When writing a second or third book in a series, if you feel that there is noise around certain characters, it is worth looking into merchandising. Not only does it bring about extra income, but it is an excellent marketing tip for authors who want to grow their audience beyond the readers who liked the first book in the series.
Once the book is nearing completion, it is vital to give due importance to the cover's overall look. Besides the design, focus on having a blurb at the back that is succinct and intriguing enough to entice a reader to purchase the book.
Another book marketing tactic is to have quotes by famous people on the cover. Work on it as you write the end of the book, so you can gather a few quotes from celebrity authors and then use them as a selling point.
Once your book is ready, it is time to devote more energy to marketing it. If your budget allows, get a team together to assist you. There is always the possibility of asking friends and family to do the same. Remember, you will need to send countless emails, interact on social media, and partake in events, so do not hesitate to take any support you get.
A critical step near the release of your book is the distribution channel you want to adopt. Whether you pick Amazon KDP, go the traditional publisher way, or self-publish, your marketing technique can differ accordingly. Each of the options come with their own advantages and disadvantages. Spend some time talking to other authors and choose the alternative that works best for you.
When wondering how to market a book before its release, start with making advanced reader's copies available. ARCs work on multiple levels. Firstly, they get the word out in the book community about your new novel. Secondly, it allows you to gather reviews on blogs and Amazon. Most importantly, this is when you can make minor adjustments to the book, be it in terms of fixing typos or changing an element of the story that is not going down well with readers.
A cost-effective way to advertise the availability of ARCs is through your social media. If you don't want to spend too much time, pick a service like NetGalley that does the job for you. You will still have to promote the book, but don't have to worry about the logistics.
A blog tour is another brilliant marketing tip for authors. In this case, you choose a handful of bloggers who agree to review your book and then publish the review on their websites on a particular date. A blog tour allows more in-depth advertising as in addition to a book review, the bloggers are also interested in author interviews and giveaways that typically attract more readers to participate.
Once again, since we are moving towards more visual content, a trailer can be the ideal book marketing method for promotions on YouTube channels. You can also share the same book trailer on other social media outlets for broader coverage. A typical video runs for less than a minute and is enough to encourage a reader to search for the book online. As is the case with book covers, make it professional for maximum impact.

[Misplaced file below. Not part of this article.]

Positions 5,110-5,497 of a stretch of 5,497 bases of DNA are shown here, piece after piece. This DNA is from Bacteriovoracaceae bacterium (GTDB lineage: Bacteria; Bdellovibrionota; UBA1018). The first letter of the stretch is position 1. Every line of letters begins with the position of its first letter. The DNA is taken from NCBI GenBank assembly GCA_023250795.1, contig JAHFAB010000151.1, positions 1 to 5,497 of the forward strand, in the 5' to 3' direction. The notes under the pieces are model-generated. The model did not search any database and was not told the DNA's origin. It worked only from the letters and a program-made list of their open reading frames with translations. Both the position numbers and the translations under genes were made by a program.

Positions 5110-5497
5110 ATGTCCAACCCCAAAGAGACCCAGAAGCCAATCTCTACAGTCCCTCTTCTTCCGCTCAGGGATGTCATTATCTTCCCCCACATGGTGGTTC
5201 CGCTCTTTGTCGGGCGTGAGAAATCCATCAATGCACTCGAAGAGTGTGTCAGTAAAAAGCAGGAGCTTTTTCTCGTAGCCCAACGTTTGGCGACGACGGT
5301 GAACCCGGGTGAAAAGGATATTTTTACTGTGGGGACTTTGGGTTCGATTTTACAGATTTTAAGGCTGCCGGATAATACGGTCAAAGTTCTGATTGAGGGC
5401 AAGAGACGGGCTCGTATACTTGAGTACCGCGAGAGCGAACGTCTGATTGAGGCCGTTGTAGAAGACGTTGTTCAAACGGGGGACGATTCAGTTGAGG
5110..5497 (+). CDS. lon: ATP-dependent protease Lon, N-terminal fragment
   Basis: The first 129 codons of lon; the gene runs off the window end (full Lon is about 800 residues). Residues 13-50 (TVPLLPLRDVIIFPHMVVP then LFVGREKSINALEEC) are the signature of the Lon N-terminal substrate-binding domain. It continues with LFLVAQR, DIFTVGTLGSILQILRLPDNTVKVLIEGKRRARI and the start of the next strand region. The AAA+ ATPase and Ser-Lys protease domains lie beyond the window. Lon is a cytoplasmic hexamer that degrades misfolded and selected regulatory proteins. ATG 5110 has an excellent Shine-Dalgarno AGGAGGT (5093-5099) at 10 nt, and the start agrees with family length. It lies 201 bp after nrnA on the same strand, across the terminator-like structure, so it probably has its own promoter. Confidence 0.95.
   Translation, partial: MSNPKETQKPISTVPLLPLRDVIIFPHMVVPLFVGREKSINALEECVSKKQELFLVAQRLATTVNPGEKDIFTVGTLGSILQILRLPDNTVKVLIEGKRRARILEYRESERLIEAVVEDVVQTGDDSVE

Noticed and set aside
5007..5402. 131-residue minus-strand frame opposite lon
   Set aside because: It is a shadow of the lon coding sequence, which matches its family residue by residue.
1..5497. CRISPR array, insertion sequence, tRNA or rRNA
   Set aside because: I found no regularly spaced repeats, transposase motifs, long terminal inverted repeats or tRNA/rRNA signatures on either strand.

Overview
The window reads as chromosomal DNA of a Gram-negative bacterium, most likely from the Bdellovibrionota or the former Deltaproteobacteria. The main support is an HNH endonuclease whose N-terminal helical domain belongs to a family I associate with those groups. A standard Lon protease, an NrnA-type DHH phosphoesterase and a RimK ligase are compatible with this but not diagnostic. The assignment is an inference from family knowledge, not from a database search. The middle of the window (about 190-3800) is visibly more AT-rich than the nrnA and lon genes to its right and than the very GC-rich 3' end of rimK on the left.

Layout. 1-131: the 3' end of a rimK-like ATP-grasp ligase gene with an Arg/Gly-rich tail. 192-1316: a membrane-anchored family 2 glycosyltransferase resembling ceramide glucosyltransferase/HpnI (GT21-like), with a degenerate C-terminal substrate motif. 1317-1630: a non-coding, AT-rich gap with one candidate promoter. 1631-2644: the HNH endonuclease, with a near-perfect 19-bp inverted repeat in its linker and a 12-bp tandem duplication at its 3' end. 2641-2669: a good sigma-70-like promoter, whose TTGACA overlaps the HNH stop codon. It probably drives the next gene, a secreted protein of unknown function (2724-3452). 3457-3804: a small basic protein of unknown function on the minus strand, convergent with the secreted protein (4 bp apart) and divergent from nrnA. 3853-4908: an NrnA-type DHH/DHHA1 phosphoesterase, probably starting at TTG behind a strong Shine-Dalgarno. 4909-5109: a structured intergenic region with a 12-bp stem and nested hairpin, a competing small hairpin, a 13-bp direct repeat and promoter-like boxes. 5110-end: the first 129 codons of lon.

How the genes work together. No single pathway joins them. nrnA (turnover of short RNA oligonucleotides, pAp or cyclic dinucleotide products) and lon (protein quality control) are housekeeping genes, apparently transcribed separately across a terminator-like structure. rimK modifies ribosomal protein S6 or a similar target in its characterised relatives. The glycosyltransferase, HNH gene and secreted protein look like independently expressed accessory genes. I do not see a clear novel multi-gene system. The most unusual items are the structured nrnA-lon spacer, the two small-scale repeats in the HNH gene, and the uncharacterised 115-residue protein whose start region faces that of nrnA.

A month or two before the book release is also when you use your mailing lists and social media following to their full capacity. It is now that you must contact book bloggers who can broadcast the release of your upcoming novel through press releases, giveaways, ARC reviews, and author interviews. You can also use BookSirens' book blogger lists to search for genre-specific bloggers and ask them to review your book in advance. Bloggers are the heart of the book world and keep the industry moving, contacting them early gives you a significant book marketing advantage.
An ever-growing community of book lovers and authors, What Should I Read Next is the ideal partner to spread the word about your book. With a regular blog, quotes feature, author interviews, and discussions, the website brings together authors and influential readers in a more intimate manner, allowing for deeper conversations that go beyond the story and characters of the book.
No one else knows about your feelings at the time of a book release better than a fellow author. The book world is a close-knit community, and while there are the occasional scandals, most writers are willing to help each other out. Make the most of this opportunity and collaborate with them. You can exchange and share book information, reviews, and promote work to capitalize on each other's fan following.
So far, we have been looking at unique methods of advertising books. There are obviously direct book marketing techniques that one should apply. These include taking part in book events, going on the radio or popular book podcasts, and holding readings at local bookstores.
Moreover, thanks to Amazon and Facebook advertising, you can now reach your target audience directly. While it does involve spending money, the returns can be quite pleasant.
We're not talking about social celebrities but journalists and book reviewers for prominent publications like the New York Times. Although they get several books for review daily, the right cover, blurb, or theme might make them pick your book up and write about it. It's a gamble, but the returns can be quite monumental and certainly worth the investment of sending around a few physical copies of your book.
Aiming for a successful book marketing strategy, you must shed your inhibitions and learn to work for the crowd. Even famous authors, backed by publishers, have to spend a considerable amount of time promoting their books. Still, it's good practice to endorse your book subtly, instead of constantly asking people to read or review it.